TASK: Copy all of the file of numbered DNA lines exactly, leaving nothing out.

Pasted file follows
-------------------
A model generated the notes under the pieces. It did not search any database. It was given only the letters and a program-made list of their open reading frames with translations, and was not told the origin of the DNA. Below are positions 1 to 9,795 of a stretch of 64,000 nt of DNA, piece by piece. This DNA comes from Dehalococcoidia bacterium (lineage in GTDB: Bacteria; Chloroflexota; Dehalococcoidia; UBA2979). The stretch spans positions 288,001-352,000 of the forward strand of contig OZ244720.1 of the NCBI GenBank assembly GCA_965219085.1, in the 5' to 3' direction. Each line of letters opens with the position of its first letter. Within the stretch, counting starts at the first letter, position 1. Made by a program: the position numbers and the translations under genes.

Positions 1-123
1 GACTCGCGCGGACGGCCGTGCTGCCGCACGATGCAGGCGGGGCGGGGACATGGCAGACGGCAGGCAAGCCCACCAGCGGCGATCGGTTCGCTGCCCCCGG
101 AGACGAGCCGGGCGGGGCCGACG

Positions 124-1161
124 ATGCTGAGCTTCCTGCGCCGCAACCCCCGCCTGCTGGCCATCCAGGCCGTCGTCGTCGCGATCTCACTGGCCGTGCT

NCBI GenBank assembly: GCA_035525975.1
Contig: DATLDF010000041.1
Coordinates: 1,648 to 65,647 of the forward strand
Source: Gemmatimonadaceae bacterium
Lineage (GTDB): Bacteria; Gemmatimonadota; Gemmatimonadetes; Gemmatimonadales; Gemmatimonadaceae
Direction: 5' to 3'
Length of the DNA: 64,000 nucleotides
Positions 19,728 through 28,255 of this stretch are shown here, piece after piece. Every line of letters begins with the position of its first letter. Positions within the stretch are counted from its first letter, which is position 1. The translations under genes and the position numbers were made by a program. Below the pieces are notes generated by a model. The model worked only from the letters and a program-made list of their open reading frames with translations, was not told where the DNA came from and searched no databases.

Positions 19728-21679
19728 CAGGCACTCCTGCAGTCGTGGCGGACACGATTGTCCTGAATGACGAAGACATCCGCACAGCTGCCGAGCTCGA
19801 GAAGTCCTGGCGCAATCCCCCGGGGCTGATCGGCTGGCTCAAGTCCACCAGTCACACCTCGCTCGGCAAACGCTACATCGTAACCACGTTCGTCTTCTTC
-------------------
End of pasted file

A model generated the notes under the pieces. It did not search any database. It was given only the letters and a program-made list of their open reading frames with translations, and was not told the origin of the DNA. Below are positions 1 to 9,795 of a stretch of 64,000 nt of DNA, piece by piece. This DNA comes from Dehalococcoidia bacterium (lineage in GTDB: Bacteria; Chloroflexota; Dehalococcoidia; UBA2979). The stretch spans positions 288,001-352,000 of the forward strand of contig OZ244720.1 of the NCBI GenBank assembly GCA_965219085.1, in the 5' to 3' direction. Each line of letters opens with the position of its first letter. Within the stretch, counting starts at the first letter, position 1. Made by a program: the position numbers and the translations under genes.

Positions 1-123
1 GACTCGCGCGGACGGCCGTGCTGCCGCACGATGCAGGCGGGGCGGGGACATGGCAGACGGCAGGCAAGCCCACCAGCGGCGATCGGTTCGCTGCCCCCGG
101 AGACGAGCCGGGCGGGGCCGACG

Positions 124-1161
124 ATGCTGAGCTTCCTGCGCCGCAACCCCCGCCTGCTGGCCATCCAGGCCGTCGTCGTCGCGATCTCACTGGCCGTGCT

NCBI GenBank assembly: GCA_035525975.1
Contig: DATLDF010000041.1
Coordinates: 1,648 to 65,647 of the forward strand
Source: Gemmatimonadaceae bacterium
Lineage (GTDB): Bacteria; Gemmatimonadota; Gemmatimonadetes; Gemmatimonadales; Gemmatimonadaceae
Direction: 5' to 3'
Length of the DNA: 64,000 nucleotides
Positions 19,728 through 28,255 of this stretch are shown here, piece after piece. Every line of letters begins with the position of its first letter. Positions within the stretch are counted from its first letter, which is position 1. The translations under genes and the position numbers were made by a program. Below the pieces are notes generated by a model. The model worked only from the letters and a program-made list of their open reading frames with translations, was not told where the DNA came from and searched no databases.

Positions 19728-21679
19728 CAGGCACTCCTGCAGTCGTGGCGGACACGATTGTCCTGAATGACGAAGACATCCGCACAGCTGCCGAGCTCGA
19801 GAAGTCCTGGCGCAATCCCCCGGGGCTGATCGGCTGGCTCAAGTCCACCAGTCACACCTCGCTCGGCAAACGCTACATCGTAACCACGTTCGTCTTCTTC